BOSTON -- In the midst of a demanding grind of preparing for the 2018 Olympic Winter Games, Jocelyne and Monique Lamoureux, and the U.S. National Women’s Team haven't lost sight of the proverbial “bigger picture.”
At opening night of The Time is Now Tour, presented by Toyota, in Boston, the first of at least four meetings on the tour between the United States and Canada leading up to the Games, the team welcomed accomplished guests of the Snider Youth Hockey Foundation.
Clad in distinctive orange and white uniforms, the 10 girls watched pregame warmups from the home team’s bench. Their palatable joy: a culmination of toil by the Lamoureux twins and their teammates along with a passionate group of Snider volunteers and staff.
“In the spring, [the U.S. National Women’s Team] had come out for a practice, and that was an exciting time for us, and after [that] they casually mentioned that they were playing a game in Boston and that we may be able to come and watch them play,” said Snider Hockey Coordinator Casey Kilduff. “A few weeks ago, we got a call from Jocelyne and she let us know that we would be able to bring a couple of girls up, meet the players, watch a game and spend the day with the team. This has been a whirlwind the past three weeks in getting it all together, but it's been really exciting and we’re all happy to be a part of it all.”
Late Philadelphia Flyers Chairman Ed Snider created the eponymous Ed Snider Youth Hockey Foundation in 2005 in hopes of providing “at-risk” Philadelphia area youth with a myriad of opportunities in education and the sport of hockey, with a vision of “building lives and uniting communities.”
Eighty-five percent of Snider Hockey high school seniors have made the leap to a post-secondary institution. Nearly 1,600 students have enrolled in the foundation’s After School Excellence Program.
“These are opportunities they wouldn’t otherwise have,” said Jocelyne Lamoureux-Davidson. “Doing our event last year, we were able to see where a lot of them come from and realized they don’t get the chances that a lot of us on the hockey team have had. To have that type of impact on young women is pretty special. It’s about doing something bigger than ourselves; above playing hockey.”
The genesis of the involvement with Snider came about from an association with Flyers head coach Dave Hakstol; a friend of the Lamoureux family.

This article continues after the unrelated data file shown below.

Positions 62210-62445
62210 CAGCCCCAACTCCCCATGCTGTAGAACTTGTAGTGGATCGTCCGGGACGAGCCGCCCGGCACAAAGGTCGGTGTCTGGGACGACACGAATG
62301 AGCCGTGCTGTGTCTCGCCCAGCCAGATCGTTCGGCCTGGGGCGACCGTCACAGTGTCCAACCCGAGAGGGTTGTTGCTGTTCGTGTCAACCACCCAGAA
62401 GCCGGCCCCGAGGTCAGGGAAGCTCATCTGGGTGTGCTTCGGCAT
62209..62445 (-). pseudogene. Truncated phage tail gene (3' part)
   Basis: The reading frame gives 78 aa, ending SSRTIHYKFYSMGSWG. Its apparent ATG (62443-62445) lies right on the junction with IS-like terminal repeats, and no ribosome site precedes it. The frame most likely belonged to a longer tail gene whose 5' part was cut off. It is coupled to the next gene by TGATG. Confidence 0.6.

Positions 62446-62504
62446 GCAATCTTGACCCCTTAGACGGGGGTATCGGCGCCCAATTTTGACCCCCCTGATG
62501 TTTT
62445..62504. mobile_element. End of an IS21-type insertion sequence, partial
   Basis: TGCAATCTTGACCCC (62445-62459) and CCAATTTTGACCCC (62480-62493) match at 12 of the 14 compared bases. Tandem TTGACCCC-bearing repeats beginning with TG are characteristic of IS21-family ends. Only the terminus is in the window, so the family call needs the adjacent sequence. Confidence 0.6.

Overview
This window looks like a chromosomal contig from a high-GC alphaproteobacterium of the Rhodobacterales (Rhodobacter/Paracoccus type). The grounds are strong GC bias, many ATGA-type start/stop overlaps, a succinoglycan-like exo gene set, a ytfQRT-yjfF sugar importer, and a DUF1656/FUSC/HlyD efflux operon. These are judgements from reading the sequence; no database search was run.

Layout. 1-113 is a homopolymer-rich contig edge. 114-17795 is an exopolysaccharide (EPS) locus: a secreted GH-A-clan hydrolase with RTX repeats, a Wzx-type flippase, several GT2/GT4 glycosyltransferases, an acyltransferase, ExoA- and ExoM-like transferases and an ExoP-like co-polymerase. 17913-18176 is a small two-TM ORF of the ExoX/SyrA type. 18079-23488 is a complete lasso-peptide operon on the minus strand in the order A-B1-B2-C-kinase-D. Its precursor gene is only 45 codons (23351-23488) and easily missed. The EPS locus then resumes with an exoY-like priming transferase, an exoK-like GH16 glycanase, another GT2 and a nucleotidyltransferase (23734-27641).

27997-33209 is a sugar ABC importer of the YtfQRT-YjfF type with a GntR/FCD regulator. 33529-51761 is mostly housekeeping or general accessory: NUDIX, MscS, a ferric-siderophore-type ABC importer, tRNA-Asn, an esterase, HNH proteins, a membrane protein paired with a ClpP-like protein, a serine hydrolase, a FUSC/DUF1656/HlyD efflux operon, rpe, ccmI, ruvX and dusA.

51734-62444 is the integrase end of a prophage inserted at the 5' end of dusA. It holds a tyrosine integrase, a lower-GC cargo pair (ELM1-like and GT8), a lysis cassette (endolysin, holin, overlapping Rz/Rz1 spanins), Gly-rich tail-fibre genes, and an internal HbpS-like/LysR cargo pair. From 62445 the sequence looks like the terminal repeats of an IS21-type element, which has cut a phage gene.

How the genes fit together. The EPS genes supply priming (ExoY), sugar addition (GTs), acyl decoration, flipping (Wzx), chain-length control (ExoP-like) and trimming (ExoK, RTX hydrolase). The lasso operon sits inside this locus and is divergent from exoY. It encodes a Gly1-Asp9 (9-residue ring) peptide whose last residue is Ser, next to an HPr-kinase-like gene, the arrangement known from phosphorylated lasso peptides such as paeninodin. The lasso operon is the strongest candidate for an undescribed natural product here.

“It’s pretty amazing what the Snider Hockey Foundation has done in their community,” said Monique Lamoureux-Morando, who along with her twin sister has played in more than 100 games together for the U.S. “Ed Snider has been able to reach so many kids and families, obviously lasting beyond his lifetime. The impact of having the kids just come to our games goes beyond that.”
The student-athletes toured the Boston University campus as well as various locations in the city of Boston during their three-day stay in Massachusetts.
“Those are things that they will remember for a lifetime,” Lamoureux-Morando said.
Kilduff, a former captain at Neumann University, alluded to the emotive nature of the gesture, “Sure, it’s emotional. I coach these girls three times a week, I see them all of the time. They’re excited to be here and just to see them be involved with the players I myself looked up to is amazing. It’s a full cycle of role models.”
Kilduff sees the immersion in a world-class setting both on and off the ice as having enduring, positive effects for her students. “They understand that this is a special situation that a lot of people don’t get to take advantage of,” she said.
“We threw this out to our teammates, told them how important this was and they embraced it at once,” Lamoureux-Morando said, also acknowledging a personal responsibility to aid in growing the game.
“This is something we’re proud to do and we’re both proud of our team and the partnership we created with Snider,” she said. “It’s had a snowball effect with our team chipping in. The Women’s Sports Foundation caught wind, and they funded a couple of girls to go and watch our teammates accept the award our team received last week, so it’s gotten much bigger than just the two of us trying to help out.”
Story from Red Line Editorial, Inc.